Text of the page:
50 Goffe Street
New Haven, CT 06511

Thursday September 29 7PM $5 Cover (Pay it!)

Videos for ya candy
Straight Arrows (upcoming releases on hozac):

Sunday, September 25, 2011

High Pop - Hippie Speed Ball

High pop, indeed! High Pop are a band who channel punk, brit invasion, freak folk and a whole mess of other genres for their EP "Hippie Speed Ball". This band's recordings manage to find intricacy in their quality and mix despite being Lo-Fi. Generally speaking, I love Lo-Fi and there is no exception here! I was most impressed by how this band manages to work their medium for what it's worth. They clearly know what their equipment is capable of and play to the strengths of it. These guys have a real Ty Segal thing going on with their vocals occasionally blowing out all other instrumentation on their recordings. The results are, frankly, exciting!

The songs themselves are lean, which is great for me! I have a pretty bad case of musical ADHD which makes this band particularly favorable in my brain with song lengths averaging on 2 mins.
Opener "The Shakes" belongs right where it is, as the first impression you get of this EP. The chorus is anthemic, despite having more complexity than a song of anthem caliber. I love the Ramones style "The Charm". EP closer "Crafts" is an awesome shoegaze song that gives us a little medium reminder at the finale, with a "tape malfunction" that slows to a grinding halt.
Nice dismount, High Pop!

Do yourselves a favor, head to High Pop's Bandcamp site and get "Hippie Speed Ball" now.

High pop - hippie speed ball - 01 the shakes by CTINDIE

Saturday, September 24, 2011

Ghost in your Basement - Basements EP

Nostalgia: An old photograph of someone passed. Old toys of somebody grown up. A disassembled-bed in the attic. Ghost in your Basement? This four-piece, Torrington, Conn. band wields an interestingly nostalgic (yet hopeful) tone; a singular sound from people so young. But they handle it well on their recent EP “Basements.” Composed of a standard indie-rock setup, two guitars, bass, and drums, Ghost in your Basement envelops us with the sounds of yesteryear.

In 2011, most indie rock groups go for a meagerly composed and emotionally aloof tone. Ghost in your Basement is pretty much the opposite of this. They are sincere; you can tell that they put a lot of time in to their recording. In my notes, I wrote that this EP reminds me of Mogwai and Modest Mouse. But after thinking about it for a while, a better comparison would be the band Bedhead. Lush instrumental parts with vocals sparsely interwoven yields the bands beautiful soundscape. Many of the songs are slow, arpeggiated, and sad. The EP’s Lo-Fi-tone, with noises creepily reverberating in the background, creates an unsettling feeling. But just as it gets a bit too much to handle, the group changes tempos, and direction, leading into a classically driving indie-rock song. These kids certainly have a knack for writing music. While this might not be for all, it is refreshing to hear sincere indie rock. It is certainly worth a listen.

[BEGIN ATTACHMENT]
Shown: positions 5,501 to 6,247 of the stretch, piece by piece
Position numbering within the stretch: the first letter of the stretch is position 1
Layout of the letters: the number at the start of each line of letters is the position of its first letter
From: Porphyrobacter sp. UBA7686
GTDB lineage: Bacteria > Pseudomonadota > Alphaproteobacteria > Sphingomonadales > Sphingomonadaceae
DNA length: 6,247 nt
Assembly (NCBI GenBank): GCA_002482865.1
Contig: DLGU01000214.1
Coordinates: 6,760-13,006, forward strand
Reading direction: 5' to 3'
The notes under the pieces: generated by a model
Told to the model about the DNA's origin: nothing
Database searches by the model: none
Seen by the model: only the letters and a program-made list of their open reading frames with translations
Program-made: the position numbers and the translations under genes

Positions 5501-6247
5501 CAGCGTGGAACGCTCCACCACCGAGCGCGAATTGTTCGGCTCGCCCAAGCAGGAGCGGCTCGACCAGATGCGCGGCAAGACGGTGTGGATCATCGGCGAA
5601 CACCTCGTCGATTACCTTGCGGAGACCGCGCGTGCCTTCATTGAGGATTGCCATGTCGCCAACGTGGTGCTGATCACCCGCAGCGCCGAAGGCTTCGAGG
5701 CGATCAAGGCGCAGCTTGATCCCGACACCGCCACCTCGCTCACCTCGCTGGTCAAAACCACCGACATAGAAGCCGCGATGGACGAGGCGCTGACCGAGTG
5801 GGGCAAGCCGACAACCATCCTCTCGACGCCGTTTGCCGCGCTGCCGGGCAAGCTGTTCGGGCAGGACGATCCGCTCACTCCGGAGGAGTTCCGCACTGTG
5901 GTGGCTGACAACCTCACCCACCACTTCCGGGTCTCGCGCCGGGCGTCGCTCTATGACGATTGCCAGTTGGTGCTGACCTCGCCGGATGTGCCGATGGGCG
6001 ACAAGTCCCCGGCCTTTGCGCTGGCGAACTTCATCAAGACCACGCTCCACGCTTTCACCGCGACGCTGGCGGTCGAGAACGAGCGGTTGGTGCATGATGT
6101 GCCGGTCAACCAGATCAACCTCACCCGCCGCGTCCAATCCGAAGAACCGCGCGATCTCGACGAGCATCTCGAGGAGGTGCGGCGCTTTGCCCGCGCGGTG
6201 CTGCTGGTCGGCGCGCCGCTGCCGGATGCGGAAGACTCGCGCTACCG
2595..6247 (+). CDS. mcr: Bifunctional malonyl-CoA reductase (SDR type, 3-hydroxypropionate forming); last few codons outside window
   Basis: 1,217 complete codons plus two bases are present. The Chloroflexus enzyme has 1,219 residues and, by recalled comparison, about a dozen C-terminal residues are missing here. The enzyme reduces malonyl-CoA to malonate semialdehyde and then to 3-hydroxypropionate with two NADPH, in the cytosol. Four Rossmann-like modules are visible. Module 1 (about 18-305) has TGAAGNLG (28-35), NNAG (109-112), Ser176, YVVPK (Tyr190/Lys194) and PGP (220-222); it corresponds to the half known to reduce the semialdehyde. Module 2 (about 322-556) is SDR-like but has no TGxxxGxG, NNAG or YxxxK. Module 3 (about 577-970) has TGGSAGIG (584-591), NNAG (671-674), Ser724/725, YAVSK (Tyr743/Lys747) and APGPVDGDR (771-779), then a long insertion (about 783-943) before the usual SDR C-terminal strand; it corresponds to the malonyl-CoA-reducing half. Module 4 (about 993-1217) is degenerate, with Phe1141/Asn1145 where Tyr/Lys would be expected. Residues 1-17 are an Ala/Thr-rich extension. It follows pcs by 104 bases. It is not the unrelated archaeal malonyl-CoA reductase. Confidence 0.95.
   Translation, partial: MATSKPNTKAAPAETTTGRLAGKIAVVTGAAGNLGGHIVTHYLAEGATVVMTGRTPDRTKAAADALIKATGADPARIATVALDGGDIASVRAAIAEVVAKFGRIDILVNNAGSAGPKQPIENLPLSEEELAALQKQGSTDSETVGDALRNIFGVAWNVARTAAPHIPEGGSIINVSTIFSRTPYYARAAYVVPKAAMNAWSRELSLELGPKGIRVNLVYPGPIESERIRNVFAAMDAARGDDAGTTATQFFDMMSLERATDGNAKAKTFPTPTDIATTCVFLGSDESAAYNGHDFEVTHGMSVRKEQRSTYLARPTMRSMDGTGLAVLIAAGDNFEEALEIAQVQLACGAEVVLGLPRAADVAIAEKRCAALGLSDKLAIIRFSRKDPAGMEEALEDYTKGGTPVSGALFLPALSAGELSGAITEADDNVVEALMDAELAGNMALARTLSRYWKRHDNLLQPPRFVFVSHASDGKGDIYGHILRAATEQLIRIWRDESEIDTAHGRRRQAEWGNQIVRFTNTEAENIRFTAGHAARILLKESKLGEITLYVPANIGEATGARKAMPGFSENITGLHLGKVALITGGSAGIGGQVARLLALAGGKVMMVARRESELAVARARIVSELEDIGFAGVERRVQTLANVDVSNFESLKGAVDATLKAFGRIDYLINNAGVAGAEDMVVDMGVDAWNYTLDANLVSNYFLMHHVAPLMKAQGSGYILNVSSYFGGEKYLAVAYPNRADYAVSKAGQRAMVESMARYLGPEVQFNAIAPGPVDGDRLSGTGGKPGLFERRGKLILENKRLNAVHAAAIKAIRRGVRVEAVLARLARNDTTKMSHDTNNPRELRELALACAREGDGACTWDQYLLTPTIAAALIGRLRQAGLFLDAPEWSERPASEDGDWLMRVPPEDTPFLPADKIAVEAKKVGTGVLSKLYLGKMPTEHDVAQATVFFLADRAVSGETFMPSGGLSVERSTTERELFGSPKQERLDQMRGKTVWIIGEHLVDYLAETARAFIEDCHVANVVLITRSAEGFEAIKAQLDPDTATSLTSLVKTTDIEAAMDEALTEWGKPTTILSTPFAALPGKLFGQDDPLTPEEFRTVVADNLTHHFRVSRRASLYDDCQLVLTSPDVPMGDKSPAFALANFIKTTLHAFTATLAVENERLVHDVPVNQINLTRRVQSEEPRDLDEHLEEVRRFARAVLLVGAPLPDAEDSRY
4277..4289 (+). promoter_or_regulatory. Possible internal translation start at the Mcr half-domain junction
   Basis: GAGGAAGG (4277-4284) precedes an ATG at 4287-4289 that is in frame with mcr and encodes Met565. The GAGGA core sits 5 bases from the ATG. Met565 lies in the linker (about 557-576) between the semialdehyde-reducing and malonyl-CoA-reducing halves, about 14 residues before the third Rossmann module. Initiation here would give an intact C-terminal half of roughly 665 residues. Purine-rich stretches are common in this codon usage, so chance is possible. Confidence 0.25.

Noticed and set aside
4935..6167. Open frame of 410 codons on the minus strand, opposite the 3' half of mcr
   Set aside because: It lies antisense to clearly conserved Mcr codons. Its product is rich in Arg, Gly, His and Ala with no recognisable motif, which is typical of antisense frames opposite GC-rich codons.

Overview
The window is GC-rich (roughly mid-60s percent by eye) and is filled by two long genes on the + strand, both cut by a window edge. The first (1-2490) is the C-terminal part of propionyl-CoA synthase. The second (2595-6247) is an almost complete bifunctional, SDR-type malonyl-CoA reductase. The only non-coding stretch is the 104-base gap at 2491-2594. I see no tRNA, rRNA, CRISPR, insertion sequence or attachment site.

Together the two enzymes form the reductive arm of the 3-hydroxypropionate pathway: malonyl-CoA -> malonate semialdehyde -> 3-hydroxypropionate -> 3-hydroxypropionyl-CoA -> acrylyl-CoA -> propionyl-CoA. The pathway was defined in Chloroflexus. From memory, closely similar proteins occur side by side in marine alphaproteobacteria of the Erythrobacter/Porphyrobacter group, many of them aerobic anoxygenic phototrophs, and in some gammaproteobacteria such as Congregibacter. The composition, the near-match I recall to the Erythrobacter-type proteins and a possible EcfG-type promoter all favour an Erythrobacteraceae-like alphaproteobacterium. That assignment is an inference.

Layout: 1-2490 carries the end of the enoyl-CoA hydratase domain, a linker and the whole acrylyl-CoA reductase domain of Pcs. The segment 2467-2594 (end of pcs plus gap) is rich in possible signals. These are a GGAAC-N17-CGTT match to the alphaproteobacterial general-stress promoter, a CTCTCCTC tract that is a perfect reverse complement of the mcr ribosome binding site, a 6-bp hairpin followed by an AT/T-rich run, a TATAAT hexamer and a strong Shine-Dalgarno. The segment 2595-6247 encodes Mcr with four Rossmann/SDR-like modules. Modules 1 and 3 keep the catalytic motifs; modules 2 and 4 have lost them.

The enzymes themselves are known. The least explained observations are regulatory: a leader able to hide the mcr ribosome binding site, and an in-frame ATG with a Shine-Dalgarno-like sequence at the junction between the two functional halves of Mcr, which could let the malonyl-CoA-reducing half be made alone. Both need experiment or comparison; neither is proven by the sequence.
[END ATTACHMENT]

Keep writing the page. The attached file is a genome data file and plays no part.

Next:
Basements EP for sale on BandCamp (Band is also selling it on Cassette at shows):

First track off album:
Ghost In Your Basement - Basements EP - 01 Basements Pt. 1 & 2 by CTINDIE

Thursday, September 22, 2011

Deluxe - Plastic Glass (Single)

Deluxe is on the cutting edge of the 1980's vibe! If 2011 is truly the year of retro, then these fine gentleman are striking while the iron is hot. Employing the use of technologies old and new, Deluxe adorns their songs with lush instrumentation. Drum machines, synths and guitar all intermingle on the Plastic Glass single. The short story on Deluxe: Started in 2009 by Jayson Munro (The Striders, Ghost of Chance) and Dave Brook, this project was largely an idea until 2011 with the recording of several new songs. Jayson and Dave wield software like experts, as they do analogue instruments (guitar, bass, analogue synth). While no shows are currently lined up, they are working on their debut release and are hopeful to play shows in support of it. Whether you like synthy, anachronistic pop music or not; the passion embedded in the songs is undeniable. These are people who are here to create music.

Jayson Munro has a long history of writing songs, and he remains true to form with these songs. Solid, natural progressions with the icing of 80's styling make this initial single an obvious portent of what's to come. We wait patiently for Deluxe to fill our ears with a smattering of tongue-in-cheek serious music!

Download the "Plastic Glass" single by Deluxe today and join the future/past!

Keep your eyes peeled for "Color by Deluxe" coming this fall/winter
Plastic Glass Single by 00Deluxe00

Keep your eyes peeled for "Color by Deluxe" coming this fall/winter
Deluxe - plastic glass by 00Deluxe00

Elder brings the heaviness to Cherry Street in Wallingford